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Roediger, A Vast Amount of Coercion-1

Roediger, A Vast Amount of Coercion-1 - ALSO BY DAVID R...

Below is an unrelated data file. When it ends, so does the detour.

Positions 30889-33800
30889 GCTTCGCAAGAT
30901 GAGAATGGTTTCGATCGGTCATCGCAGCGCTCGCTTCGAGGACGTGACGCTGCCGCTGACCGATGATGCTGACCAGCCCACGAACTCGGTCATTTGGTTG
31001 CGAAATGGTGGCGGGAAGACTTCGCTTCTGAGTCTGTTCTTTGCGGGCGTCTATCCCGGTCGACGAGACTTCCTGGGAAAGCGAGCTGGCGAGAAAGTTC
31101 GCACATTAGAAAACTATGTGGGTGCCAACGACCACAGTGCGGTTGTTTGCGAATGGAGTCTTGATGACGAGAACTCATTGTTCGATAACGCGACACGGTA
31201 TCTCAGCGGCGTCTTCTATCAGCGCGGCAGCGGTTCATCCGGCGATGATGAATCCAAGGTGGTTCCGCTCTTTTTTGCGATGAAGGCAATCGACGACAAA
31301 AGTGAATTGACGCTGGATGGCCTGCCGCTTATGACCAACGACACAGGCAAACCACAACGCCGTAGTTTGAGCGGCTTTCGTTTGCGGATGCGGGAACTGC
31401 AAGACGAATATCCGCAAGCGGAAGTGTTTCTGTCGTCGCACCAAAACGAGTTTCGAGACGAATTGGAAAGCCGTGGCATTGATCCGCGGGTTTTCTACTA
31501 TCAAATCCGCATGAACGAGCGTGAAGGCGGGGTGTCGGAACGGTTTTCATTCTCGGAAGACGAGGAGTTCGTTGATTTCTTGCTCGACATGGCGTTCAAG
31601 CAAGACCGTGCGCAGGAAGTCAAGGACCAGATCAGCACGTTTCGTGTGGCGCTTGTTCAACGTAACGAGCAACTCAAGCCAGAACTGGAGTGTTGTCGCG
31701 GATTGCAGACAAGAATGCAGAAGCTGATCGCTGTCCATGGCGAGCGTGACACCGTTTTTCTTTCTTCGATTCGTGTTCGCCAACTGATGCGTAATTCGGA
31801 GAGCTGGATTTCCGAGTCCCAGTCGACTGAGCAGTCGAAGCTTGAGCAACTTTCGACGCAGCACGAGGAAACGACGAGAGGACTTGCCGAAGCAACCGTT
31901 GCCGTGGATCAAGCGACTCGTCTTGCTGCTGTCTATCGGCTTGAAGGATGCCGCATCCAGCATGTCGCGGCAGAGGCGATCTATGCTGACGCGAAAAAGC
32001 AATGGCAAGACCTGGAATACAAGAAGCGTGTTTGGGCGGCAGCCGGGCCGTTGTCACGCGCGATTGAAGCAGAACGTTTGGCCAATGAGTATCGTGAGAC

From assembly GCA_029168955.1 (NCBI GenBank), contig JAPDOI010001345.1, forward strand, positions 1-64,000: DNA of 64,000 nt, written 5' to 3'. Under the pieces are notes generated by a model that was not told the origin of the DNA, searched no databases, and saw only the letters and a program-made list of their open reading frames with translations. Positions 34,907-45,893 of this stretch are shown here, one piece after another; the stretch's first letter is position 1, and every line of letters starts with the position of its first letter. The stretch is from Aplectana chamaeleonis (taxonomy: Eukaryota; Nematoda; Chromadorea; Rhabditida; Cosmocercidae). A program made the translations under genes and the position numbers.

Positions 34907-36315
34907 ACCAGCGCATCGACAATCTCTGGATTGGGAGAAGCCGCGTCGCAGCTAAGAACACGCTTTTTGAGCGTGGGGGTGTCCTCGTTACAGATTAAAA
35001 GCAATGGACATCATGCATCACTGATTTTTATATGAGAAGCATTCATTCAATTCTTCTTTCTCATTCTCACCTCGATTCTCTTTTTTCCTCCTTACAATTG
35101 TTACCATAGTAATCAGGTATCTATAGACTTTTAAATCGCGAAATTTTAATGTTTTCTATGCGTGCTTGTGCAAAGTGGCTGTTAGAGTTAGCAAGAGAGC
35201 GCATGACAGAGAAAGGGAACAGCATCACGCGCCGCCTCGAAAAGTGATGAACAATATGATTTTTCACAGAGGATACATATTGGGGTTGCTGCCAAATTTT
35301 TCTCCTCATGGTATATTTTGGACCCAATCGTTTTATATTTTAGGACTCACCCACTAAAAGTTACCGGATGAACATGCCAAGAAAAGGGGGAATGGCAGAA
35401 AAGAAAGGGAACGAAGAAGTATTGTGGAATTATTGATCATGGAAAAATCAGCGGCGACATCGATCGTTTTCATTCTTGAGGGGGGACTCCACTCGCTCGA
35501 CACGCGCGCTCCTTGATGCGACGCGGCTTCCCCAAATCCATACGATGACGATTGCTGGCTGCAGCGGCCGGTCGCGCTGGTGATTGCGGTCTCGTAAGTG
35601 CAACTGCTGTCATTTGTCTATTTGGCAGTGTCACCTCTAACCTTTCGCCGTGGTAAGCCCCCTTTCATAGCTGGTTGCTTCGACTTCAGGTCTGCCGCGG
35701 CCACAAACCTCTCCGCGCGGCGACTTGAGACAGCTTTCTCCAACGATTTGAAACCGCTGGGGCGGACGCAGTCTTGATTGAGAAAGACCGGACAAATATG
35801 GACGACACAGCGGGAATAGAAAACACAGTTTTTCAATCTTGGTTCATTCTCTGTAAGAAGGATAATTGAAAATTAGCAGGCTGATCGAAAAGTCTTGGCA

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Unformatted text preview: ALSO BY DAVID R. ROEDIGER Our Own Time Wages of Whiteness Towards the Abolition Fellow Worker (editor) Blaolc on White: Black Writers on What It Means to Be White (editor) Labor Struggles (editor) History Against Misery WORKING TOWARD Whitenes HOW AMERICA’S IMMIGRANTS BECAME WHITE The Strange Journey from Ellis Island to the Suburbs David R. Roediger BASIC BOOKS A Member of the Perseus Books Group New York CHAPTER 5 -——-—-—'— “A Vast Amount of Coercion”: The Ironies of Immigration ‘ Restriction Now everybody knows that a black man is inferior to a white man (except, of course, jews, Italians and Slavs). W.E.B. DU BOIS, FREEDOM FIGHTER (1924), WITH RICH AMBIGUITY There is much of similarity between the case of the negroes and that i of the modern immigrants. To be sure, the newcomers of today are for the most part white-skinned instead of colored, which gives a difi’er— ent aspect to the matter Yet in the mind of the average American, the modern immigrants are generally regarded as inferior peoples—— races he looks down on, and with which he does not want to associ- ate on terms of social equality. l HENRY PRATT FAIRGHILD, EUGENICIST (1911) i," he second prize in the Pepsi-Cola Portrait of America art competi- ;' tion for 1944 went to Philip Evergood’s Wheels of Victory. The artist i was born Philip Blashki, the son of a Jewish father who migrated from 3 Poland to New York City. As a child raised in Britain by his wealthy Eng— lish mother, Blashki suffered anti~Semitic exclusion from schools before his name was changed, on the advice of none other than Winston Churchill, to the promising Evergood, as whom he gained admission to the elite halls of Eton. Back in the US. during World War II as a radical 133 . rum”. _,...4__.4«<~«M._WM..M,.W iw.__~v—.».._.._ -7. . 134 —— David R. Roediger painter of the “proletarian grotesque,” Evergood took exclusion as a cen- tral theme in Wheels of Victory.1 Alongside powerful images of war- winning men and machines, another drama plays out in the painting. Four centrally located and well-illuminated white workers huddle, exchanging words and the time of day. Looking wistfully at them from a catwalk is a patrolling black guard. The painting strikingly captures what civil rights leaders at the time called the need for a double V—victory over the Nazis abroad and victory over racial exclusion at home. But what the painting assumes is perhaps as important as what it argues. The four foregrounded figures, checking watches, stand for the included white worker. But just a quarter century before, during the World War I era, the dress and the sometimes orientalized and sometimes “hunky” features of the four would have signaled their “inconclusive” whiteness.2 Indeed, synchroniz- ing watches, they might easily have been construed during World War I as new immigrant saboteurs rather than as cogs in the “wheels of vic- tory.”3 Clearly, important processes of inclusion were occurring, shaped by continuing exclusion of people of color. COMPLICATING CHRONOLOGIES 0F WHITENESS If the racialization of new immigrants was messy—-varying widely across time, space, and circumstance—we would hardly expect the change that Evergood’s painting registered to be easily summarized or dated. As the “whitening” process is considered from many angles in Part 3, the complicating question “According to whom?” deserves consistent foregrounding. Where large public processes were at work, courts, nat- uralization bureaucracies, army recruiters, and executive orders on fair employment left considerable paper trails, though they hardly led in only one direction. Unions and employers likewise spoke volublyf'as we have seen, to the question of which immigrants were acceptable, but their utterances created crazy—quilt patterns, with wide local variations based on the demographics of particular workplaces and industries, pat- terns of strikebreaking management strategies, language acquisition, and labor markets. Popular cultural images abounded, but questions of audience reception remain vexed. Academic discourse was uneven, changing from a language of race in its discussion of new immigrants to a language of minorities in and after the 1930s and ethnicity in and after Working Toward Whiteness —— 135 the 19405. But the broader influences of such scholarly writings are dif- ficult to gauge.4 The messy micro—encounters in which whiteness was and was not made best illustrate how important the question “According to whom?” is when looking at racial categorization. Nelson Algren’s novel Never Come Morning (1942), for example, forcefully captured the ways in which new immigrants judged each other racially, even as they were judged, and showed how situational whiteness could be. Early in the novel, a Greek tried to join a gang rape and was told “Beat it, Sheeny, this is a white man’s party.” He replied to the Polish Americans excluding him, “Make half those gorillas stay out of it and I’ll show you who the white man is.” He was murdered shortly thereafter. Later in the novel “sheeny” found its more conventional slurring application, to Jews, but Mama Tomek ended her anti-Semitic tirade by turning to her Jewish janitor and exempting him from the racial insult: “Not you, Snipey. You’re a white sheeny.” A Jewish bar owner esteemed by eastern Europeans was “the only white kike in the business.” New immigrant “white hopes” abounded in the boxing sequences in Algren’s novels. An ethnic contender, hardly secure in his racial place, happily heard applause on entering the ring. The “white men” in the audience cheered him on “for bein’ white too.” The “whole white man’s house” roared him to victory: “The Polack had made it a white man’s evening after all.”5 Similar judgments of situational white- ness were reported by sociologists, oral historians, and their immigrant informants. The Jewish playwright Israel Zangwill wrote of Sicilians as “dark white” but also as “crossed with the sons of Ham from [the Mediterranean’s] southern shore.” Irish Americans, so often the teachers and arbiters of race, could make Italians “guineas” and Jews “kikes.” Native—born whites, even at their most anti-Italian or anti-Jewish, took care to admit the possibility of the occasional “high—class” new immigrant amid the “trash.”6 Indeed discrimination almost always involved making choices about merit within as well as across “racial groups.” At the level of racial consciousness, the coming of whiteness likewise presents difficult problems regarding periodization and evidence. Partic— ularly important is the extent to which immigrants’ assertions of their own difference, often in the late nineteenth and early twentieth centuries of racial difference, could occur in perverse and even inverse relationship to the lived experience of U.S. racism. Thus, as Eric Goldstein’s work shows, 136 —— David R. Roediger Jews in the last three decades of the nineteenth century often spoke of a Jewish race, distinguished “not only in cultural particularity but in biol- ogy, shared ancestry and blood.” During this period, Jews “felt confident that they could employ a racial self-description without being subjected to demonization on racist grounds.” Middle—class Jewish American women were particularly apt to speak in the language of race. However, in the early twentieth century, immigration of east European Jews “swelled to unprecedented numbers,” and Jim Crow, Asian exclusion, and empire tightened racial distinctions in the United States. In these new conditions, Goldstein finds, Jewish use of the language of race declined in the interests of self-protection. Viewed as both “dark—complected and alien in custom,” new immigrant Jews faced “racial” perils but did not necessarily experience “racial” consciousness. Goldstein writes, “If in the late nineteenth century, Jews’ claims to racial distinctiveness cast them as a variation of the ‘Caucasian’ race, in the twentieth century their per- ceived racial peculiarities threatened to place them beyond the pale of whiteness.” Jewish race talk, though far from disappearing, declined: “Not until . . . ‘ethnicity’ was coined . . . would American Jews again have an emotionally satisfying and politically safe vehicle for the expression of their identity.” On other frequencies, such as Americanizing of names, the same curious dynamic in which securing whiteness made it more pos- sible to express difference also ensured complexity.7 Not surprisingly, given such a multiplicity of factors, no turning point can mark a definitive and universally accepted whitening of new immi- grants, at the level of how they were seen or how they desired to be seen. Nonetheless, the search for patterns, processes, and turning points is in— structive. To the extent that the question has been broached by historians, scholars have most often seen World War II as such a turning point. At about the time when Evergood painted Wheels of Victory, a number of barometers measured change in the racial status of eastern and southern Europeans. In an anti-Nazi war, intellectual space for antiracist arguments opened dramatically and the question of intra—European racism assumed exterminationist dimensions. Clearly the inclusion of new immigrant com- munities under the “Americans All” banner of antifascist mobilization was far more consistent than that of African Americans. The army, however, remained Jim Crow with black support troops often assigned to serve im- migrants and the children of immigrants in combat. Italian Americans, Working Toward Whiteness — 137 whose support for fascism had been consequential before the start of the war, largely escaped being put in camps by the government, even as Japan- ese Americans were massively intemedfl The substantial emphasis on the immigrants’ record of heroism and on anti-Nazi resistance fighters in Eu- rope created a very different picture from World War I, when the new im— migrants’ performance had sometimes drawn praise but often suspicion. Unlike the World War I—era race riots, when immigrants abstained from joining in white terror in crucial instances, in the 1943 Detroit race riots young members of the eastern and southern European immigrant com— munities mobilized decisively. One Italian American remembered the war years as a time when his friends went to Harlem to “beat up some nig— gers.” He recalled that “it was wonderful. It was new. The Italo—American stopped being Italo and starting becoming American.”9 In popular culture, the music of Glenn Miller’s band gave World War II a beat. The segre— gated “all-American team” of Miller, according to Lewis Erenberg, “in- cluded ethnic minorities” but not African Americans.10 Coming from the vantage points of political economy and political sci- ence respectively, Mike Davis and Jennifer Hochschild illustrate the ways in which inclusion and exclusion came together during World War II. Davis contrasts World War I, when suspicion of immigrants prevented development of “nationalist unity” among the working class, with a World War II nationalism “broadly inclusive of the white working class.”11 Hochschild finds that the “language” of race, still broadly applied to new immigrants in the 1920s, “disappeared over the next few decades in favor of an increasingly general category of ‘white’ or ‘American.”’ World War II stood out among historical circumstances that sped this process be— cause it “blurred ethnic divisions into Americanness as the children of new immigrants worked and fought beside great-grandchildren of the old against the racist scourge of Nazism.” People of color, Hochschild adds, were not just left out of this process. Rather, the move of some to full whiteness “arguably required the existence of a race which could not tra— verse the same path.” The war and war shortages exacerbated tensions “between newly identified ‘whites’ and blacks, as well as between ‘whites’ and Asians.” But such tension was also part and parcel of a long process “of solidifying the new category of ‘us’ against a category of ‘them’ who by comparison are even more different from whites than Slavs are from Ital— ians or Anglo-Saxons.”12 138 — David R.Roediger Both Davis and Hochschild posit the dramatic inclusion of the 19405 as part and parcel of a longer drama of the expansion of whiteness, one with especially important roots in the New Deal and the inclusive trade union mobilizations of the 19305. Matthew Jacobson’s attempts to con— struct a chronology of when intra-European “racial” difference receded ranges back still further. “Whether the critical decade is the 19305 (ac— cording to John McGreevey) or the 19405 (according to Michael Den- ning), the general trend between the 19205 and the 19605 is unmistakable.”13 Jacobson adds a fascinating, partially developed insight that proposes yet another turning point. Breaking promisingly from a commonsense history of the whitening process as a linear one leading to ever greater inclusion, he argues that the immigration restrictions of the a 19205 articularl 1924 mar e a 1v0 rn ' ” new immigrants and their progen into the ranks of a “monolithic white- clusion, Jacobson’s observations recall James Baldwin’s contention that a “vast amount of coercion” helped make new immigrants buy into the “lie of whiteness.” Jacobson’s brief description of why the 1924 restrictions mattered so much develops one aspect of the legislation’s impact. Seeing the restriction of immigration as the fevered triumph of the “racial sci- ence” of eugenics, Jacobson holds that the 1924 act in a sense “solved” the immigration problem as posed by eugenicists and paved the way for the triumph of the idea that the racial label “Caucasian” united all Euro- peans as white.14 Apt as it is in many ways, Jacobson’s discussion cannot fully explain why immigration restriction dissipated anti—immigrant racism. After all, the “threat” of southern and eastern European immi- grants exercising political power was much greater in the 19305 than in the 19205. Moreover, U.S. racism sustained a deep fear of genetic inter- mixture with African American, Latino, and Asian American populations that were relatively small in comparison to the “white” majority. To un- derstand Why 1924 so impacted the racial status of new immigrant com- munities requires a more sustained analysis, stressing social as much as intellectual history and attending not only to the hard racism of eugenic thinkers that came to the fore in the early 19205, but also to softer vari- ants of Progressive Era race thinking that demobilized during debates on immigration restriction. Working Toward Whiteness —— 139 IN THE SHORT RUN: THE YEAR1924 AS A VERDICT ON THE RAGE OF NEW IMMIGRANTS? In 1924, the Johnson—Reed Act was passed and set the basis of immigra— tion law for decades to come. The restrictionist legislative initiative origi- nally set quotas based on the (alleged) origins of the population in 1890, since that mixture was vastly more northern and western European than had been the pattern of immigration in recent decades. “New stock” would not be allowed to destroy the “racial status quo.”15 That status quo continued as a viable mix but was under threat. Calvin Coolidge, the president who signed the bill, put himself firmly on record as endorsing . this sense of racial peril. Writing in Good Housekeeping, he favored “the right kind of immigration.” Citing “biological” laws that are “as great a ne— cessity to a nation as immigration law,” Coolidge held that “racial consid- erations too grave to be brushed aside” made it clear that “divergent people will not mix or blend.” “The Nordics,” he continued, “propagate themselves successfully. With other races, the outcome shows deteriora— tion on both sides.”16 As it deliberated, Congress was deluged with letters registering grave fears at the prospect that the “distinct American type,” undergirded by the northern and western European “Nordic race,” might be swamped. Ku Klux Klan membership swelled as Klan leaders promised “real whites” that the organization would defend the victimized “American race,” a “mass of old-stock Americans . . . a blend of various peoples of the so—called Nordic race” against the “mongrelized.” Nordic supremacist writers had unprecedented popularity. Grant’s Passing of the Great Race enjoyed a vogue in the early 19205 that had eluded it when the book ap- peared in 1916. Moreover, as Matthew Pratt Guterl has shown, Grant oc- cupied key policy roles in shaping restrictionist legislation regarding . immigration. The best-selling U.S. magazine, Saturday Evening Post, praised Grant and sponsored Kenneth Roberts’s massively mounted jere— miad warning that continuing the same pattern of immigration would yield “a hybrid race of people as worthless and futile as the good-for- nothing mongrels of Southeastern Europe,” whose skulls, Roberts stressed, in opposition to the optimism of the antiracist anthropologist Franz Boas, were not destined to change shape in the United States. 140 — David R.Roediger Even so, eugenic biologism and hope for a monitored Americanization of new immigrants often coexisted in the skull of a single reformer. Thus Harry H. Laughlin, whom Desmond King calls “the eugenicist with the greatest influence on immigration policy,” proposed in 1920 that a “na- tional registry of aliens” be set up to follow the “naturalization and Amer- icanization” of all immigrants.17 Coinciding with the Thind decision, and with massive racist attacks on African Americans, the restrictionist momentum was part of a pro—white tide that swept new immigrants, temporarily at least, to the wrong side of the line setting apart the master race. Albert Johnson, the Washington congressman who shepherded the restrictive legislation bearing his name through Congress, was a veteran anti-Japanese campaigner.l8 Gerard Leeflang, author of the marvelous American Travels of a Dutch Hobo, was set upon by a “big fellow” in rural Iowa in 1923 because Leeflang’s companion announced that they were from Pennsylvania. “Lots of for- eigners and aliens there,” the Iowan countered, “too many—we don’t like to have them here and to have our communities polluted with Negroes, Jews and other nonwhites like in Pennsylvania. . . . We sure have to take care that America remains white.” Barney Keefe, a memorable character in a scene from James T. Farrell’s novel The Young Manhood of Studs Lontgan, set in 1924, had virtually the same line, as he tellingly mixed race and culture: “You know, you can tell an inferior race by the way they dress. The Polacks and the Dagoes, and niggers are the same, only the niggers are the lowest.”19 In many ways, then, immigration restriction represented the triumph of starkly reactionary, pro-Nordic racism against new immigrants. Clearly the sharp concerns over new immigrant loyalty, willingness to fight, and aptitude that World War I provoked helped legitimate this point of view. Robert Ward’s contemporary commentary on the 1924 legislation traced its triumph convincingly to scrutiny (however jaundiced) of the behavior of the “various alien racial groups” during the war. Madison Grant’s co- thinker, Lathrop Stoddard, reflected that the “late war” had conclusively demonstrated “the truth that the basic factor in human affairs is not pol— itics, but race.”20 Although the national state made some wartime efforts to curb open displays of anti—immigrant hatred (“I mustn’t call you ‘Mikey’ and you mustn’t call me ‘wop’/F or Uncle Sammy says it’s wrong and hints we ought to stop”), the coercive power of the nation worked to Working Toward Whiteness — 141 foster nativist racism. The government’s wartime loyalty programs and its deportation of alien radicals in response to the postwar “red scare” re- sulting from the 1919—1920 strike waves furthered the conflation of race and immigration as threats. A battery of highly biased intelligence tests for soldiers added the issue of genetic inferiority...